4

I start with a simple Maxima question, the answer to which may provide the answer to the actual problem I'm grappling with.

Related Simple Question: How can I get maxima to calculate: bfloat((1+%i)^0.3); Might there be an option variable that can be set so that this evaluates to a complex number?

Actual Question: In evaluating approximations for numerical time integration for finite element methods, for this purpose I'm using spectral analysis, which requires the calculation of the eigenvalues of a 4 x 4 matrix. This matrix "cav" is also calculated within maxima, using some of the algebra capabilities of maxima, but sustituting numerical values, so that matrix is entirely numerical, i.e. containing no variables. I've calculated the eigenvalues with Mathematica and it returns 4 real eigenvalues. However Maxima calculates horrenduously complicated expressions for this case, which apparently it does not "know" how to simplify, even numerically as "bigfloat". Perhaps this problem arises because Maxima first approximates the matrix "cac" by rational numbers (i.e. fractions) and then tries to solve the problem fully exactly, instead of simply using numerical "bigfloat" computations throughout. Is there I way I can change this?

Note that if you only change the input value of gzv to say 0.5 it works fine, and returns numerical values of complex eigenvalues.

I include the code below. Note that all of the code up until "cav:subst(vs,ca)$" is just for the definition of the matrix cav and seems to work fine. It is in the few statements thereafter that it fails to calculate numerical values for the eigenvalues.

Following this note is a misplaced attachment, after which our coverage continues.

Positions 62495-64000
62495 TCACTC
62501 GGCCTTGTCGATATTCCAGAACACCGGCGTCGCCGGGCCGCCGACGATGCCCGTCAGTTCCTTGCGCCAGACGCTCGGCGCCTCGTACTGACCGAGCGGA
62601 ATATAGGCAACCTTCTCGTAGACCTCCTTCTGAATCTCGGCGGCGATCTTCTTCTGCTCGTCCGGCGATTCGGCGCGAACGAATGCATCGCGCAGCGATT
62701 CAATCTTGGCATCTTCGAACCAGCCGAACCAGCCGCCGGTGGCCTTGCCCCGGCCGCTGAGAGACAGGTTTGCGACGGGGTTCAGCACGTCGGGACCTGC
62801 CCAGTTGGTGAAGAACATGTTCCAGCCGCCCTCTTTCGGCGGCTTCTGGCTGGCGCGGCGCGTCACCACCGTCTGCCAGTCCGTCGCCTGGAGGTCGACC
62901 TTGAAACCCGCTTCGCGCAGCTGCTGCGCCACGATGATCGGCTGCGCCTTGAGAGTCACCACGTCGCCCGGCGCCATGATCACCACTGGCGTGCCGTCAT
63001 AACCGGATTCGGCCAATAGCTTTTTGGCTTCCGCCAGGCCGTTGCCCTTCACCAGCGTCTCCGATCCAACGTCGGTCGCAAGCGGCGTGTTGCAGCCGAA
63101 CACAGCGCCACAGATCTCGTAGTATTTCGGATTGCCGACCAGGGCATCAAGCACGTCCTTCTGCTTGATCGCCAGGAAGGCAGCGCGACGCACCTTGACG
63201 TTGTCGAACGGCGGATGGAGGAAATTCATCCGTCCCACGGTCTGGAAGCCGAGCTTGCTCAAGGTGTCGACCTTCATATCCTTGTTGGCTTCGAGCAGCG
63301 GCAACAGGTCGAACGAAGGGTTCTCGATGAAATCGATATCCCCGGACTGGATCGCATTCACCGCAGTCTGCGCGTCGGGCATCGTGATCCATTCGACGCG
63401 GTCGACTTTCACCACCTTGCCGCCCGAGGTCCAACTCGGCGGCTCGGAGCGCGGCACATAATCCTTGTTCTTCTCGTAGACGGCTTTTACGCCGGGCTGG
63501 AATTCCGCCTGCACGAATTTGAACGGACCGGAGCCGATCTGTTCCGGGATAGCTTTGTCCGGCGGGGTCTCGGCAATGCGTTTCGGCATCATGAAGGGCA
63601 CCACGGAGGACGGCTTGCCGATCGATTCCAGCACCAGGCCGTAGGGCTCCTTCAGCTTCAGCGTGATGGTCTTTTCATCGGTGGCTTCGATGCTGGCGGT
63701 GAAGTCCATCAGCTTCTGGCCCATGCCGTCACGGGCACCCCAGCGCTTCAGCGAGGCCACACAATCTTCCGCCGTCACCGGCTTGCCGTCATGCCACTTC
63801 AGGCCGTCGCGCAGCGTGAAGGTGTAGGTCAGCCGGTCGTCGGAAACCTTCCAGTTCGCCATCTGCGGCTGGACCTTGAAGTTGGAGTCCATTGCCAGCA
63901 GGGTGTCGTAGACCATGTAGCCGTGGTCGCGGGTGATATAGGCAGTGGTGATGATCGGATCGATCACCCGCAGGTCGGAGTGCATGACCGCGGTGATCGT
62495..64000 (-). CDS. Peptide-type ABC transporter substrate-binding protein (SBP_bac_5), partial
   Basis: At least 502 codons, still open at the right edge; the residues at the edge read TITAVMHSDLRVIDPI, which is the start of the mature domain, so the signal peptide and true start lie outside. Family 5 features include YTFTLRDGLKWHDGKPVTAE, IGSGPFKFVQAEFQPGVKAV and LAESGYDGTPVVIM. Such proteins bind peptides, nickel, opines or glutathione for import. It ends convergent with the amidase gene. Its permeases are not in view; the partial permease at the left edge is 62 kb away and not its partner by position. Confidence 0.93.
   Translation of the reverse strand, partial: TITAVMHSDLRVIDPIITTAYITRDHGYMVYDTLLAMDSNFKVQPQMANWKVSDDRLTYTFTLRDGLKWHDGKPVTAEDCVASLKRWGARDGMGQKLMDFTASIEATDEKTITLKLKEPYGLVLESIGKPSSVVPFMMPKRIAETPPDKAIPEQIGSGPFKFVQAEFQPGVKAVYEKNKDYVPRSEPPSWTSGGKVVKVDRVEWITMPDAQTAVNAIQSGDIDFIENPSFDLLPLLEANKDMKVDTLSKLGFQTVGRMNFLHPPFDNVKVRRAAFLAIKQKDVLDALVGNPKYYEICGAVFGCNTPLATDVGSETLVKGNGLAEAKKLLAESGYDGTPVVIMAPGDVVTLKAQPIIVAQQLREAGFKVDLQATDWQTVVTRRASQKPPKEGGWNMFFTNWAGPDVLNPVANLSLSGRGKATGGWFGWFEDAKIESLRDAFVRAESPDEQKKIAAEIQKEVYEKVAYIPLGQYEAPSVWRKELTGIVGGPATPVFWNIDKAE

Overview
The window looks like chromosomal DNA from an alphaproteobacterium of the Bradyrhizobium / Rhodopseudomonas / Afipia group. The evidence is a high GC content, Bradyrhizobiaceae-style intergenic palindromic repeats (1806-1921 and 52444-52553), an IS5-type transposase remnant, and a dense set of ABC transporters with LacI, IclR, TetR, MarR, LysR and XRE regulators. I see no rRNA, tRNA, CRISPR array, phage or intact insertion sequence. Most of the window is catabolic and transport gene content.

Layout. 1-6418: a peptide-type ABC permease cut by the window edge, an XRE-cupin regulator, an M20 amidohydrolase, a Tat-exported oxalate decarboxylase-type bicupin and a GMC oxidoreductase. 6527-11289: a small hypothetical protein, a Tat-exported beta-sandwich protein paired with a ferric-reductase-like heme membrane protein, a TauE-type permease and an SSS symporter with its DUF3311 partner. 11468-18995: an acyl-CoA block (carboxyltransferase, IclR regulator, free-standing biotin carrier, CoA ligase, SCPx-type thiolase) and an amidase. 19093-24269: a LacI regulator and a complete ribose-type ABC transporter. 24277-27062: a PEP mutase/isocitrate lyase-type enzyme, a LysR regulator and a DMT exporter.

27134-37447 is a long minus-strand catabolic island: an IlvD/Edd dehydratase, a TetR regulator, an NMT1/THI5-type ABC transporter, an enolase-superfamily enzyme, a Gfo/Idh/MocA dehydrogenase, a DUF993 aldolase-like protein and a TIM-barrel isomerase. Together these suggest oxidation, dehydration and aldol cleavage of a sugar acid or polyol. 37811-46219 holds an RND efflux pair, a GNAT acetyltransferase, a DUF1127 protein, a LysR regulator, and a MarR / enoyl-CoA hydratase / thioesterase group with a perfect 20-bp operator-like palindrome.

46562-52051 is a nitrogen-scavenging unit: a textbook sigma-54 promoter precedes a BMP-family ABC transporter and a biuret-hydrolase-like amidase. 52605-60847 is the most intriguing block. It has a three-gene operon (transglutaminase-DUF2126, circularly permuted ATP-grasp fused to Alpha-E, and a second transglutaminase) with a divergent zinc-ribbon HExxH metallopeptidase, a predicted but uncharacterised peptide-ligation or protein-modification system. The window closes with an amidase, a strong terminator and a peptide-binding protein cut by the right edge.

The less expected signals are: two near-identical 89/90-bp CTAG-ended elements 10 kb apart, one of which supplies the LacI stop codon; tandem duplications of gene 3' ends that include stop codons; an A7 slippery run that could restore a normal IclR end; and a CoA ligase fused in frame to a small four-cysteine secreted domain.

v1:v0+ (1-gg)*a0+gg*a1$
d1:d0+v0+(1/2-gb)*a0+gb*a1$
obf:a1+(1+ga)*(w^2*d1 + 2*gz*w*(d1-d0)) -
          ga *(w^2*d0 + 2*gz*w*(d0-g0))$
obf:expand(obf)$
cd:subst([a1=1,d0=0,v0=0,a0=0,g0=0],obf)$
fd:subst([a1=0,d0=1,v0=0,a0=0,g0=0],obf)$
fv:subst([a1=0,d0=0,v0=1,a0=0,g0=0],obf)$
fa:subst([a1=0,d0=0,v0=0,a0=1,g0=0],obf)$
fg:subst([a1=0,d0=0,v0=0,a0=0,g0=1],obf)$
f:[fd,fv,fa,fg]$
cad1:expand(cd*[1,1,1/2-gb,0] - gb*f)$
cad2:expand(cd*[0,1,1-gg,0]   - gg*f)$
cad3:expand(-f)$
cad4:[cd,0,0,0]$
cad:matrix(cad1,cad2,cad3,cad4)$
gav:-0.05$
ggv:1/2-gav$
gbv:(ggv+1/2)^2/4$
gzv:1.1$
dt:0.01$
wv:bfloat(dt*2*%pi)$
vs:[ga=gav,gg=ggv,gb=gbv,gz=gzv,w=wv]$
cav:subst(vs,ca)$
cav:bfloat(cav)$
evam:eigenvalues(cav)$
evam:bfloat(evam)$
eva:evam[1]$
2

The main problem here is that Maxima tries pretty hard to make computations exact, and it's hard to tell it to ease up and allow inexact results.

Is there a mistake in the code you posted above? You have cav:subst(vs,ca) but ca is not defined. Is that supposed to be cav:subst(vs,cad) ?

For the short problem, usually rectform can simplify complex expressions to something more usable:

(%i58) rectform (bfloat((1+%i)^0.3));
`rat' replaced 1.0B0 by 1/1 = 1.0B0
(%o58)       2.59023849130283b-1 %i + 1.078911979230303b0

About the long problem, if fixed-precision (i.e. ordinary floats, not bigfloats) is acceptable to you, then you can use the LAPACK function dgeev to compute eigenvalues and/or eigenvectors.

(%i51) load (lapack);
<bunch of messages here>
(%o51)    /usr/share/maxima/5.39.0/share/lapack/lapack.mac
(%i52) dgeev (cav);
(%o52)    [[- 0.02759949957202372, 0.06804641655485913, 0.997993508502892, 0.928429191717788], false, false]

If you really need variable precision, I don't know what to try. In principle it's possible to rework the LAPACK code to work with variable-precision floats, but that's a substantial task and I'm not sure about the details.

  • Thank you very much, Robert Dodier. Dgeev from lapack worked beautifully, and the accuracy, even though not variable seems more than adequate from the number of digits printed, and the verfication example obtained from "? dgeev". It is very useful to be able to do numerical and symbolic computations with the same program. I had searched for ways to calculate eigenvalues with Maxima, but not found the dgeev alternative, which to at least was most useful. – R. Peek Jan 27 '17 at 15:28

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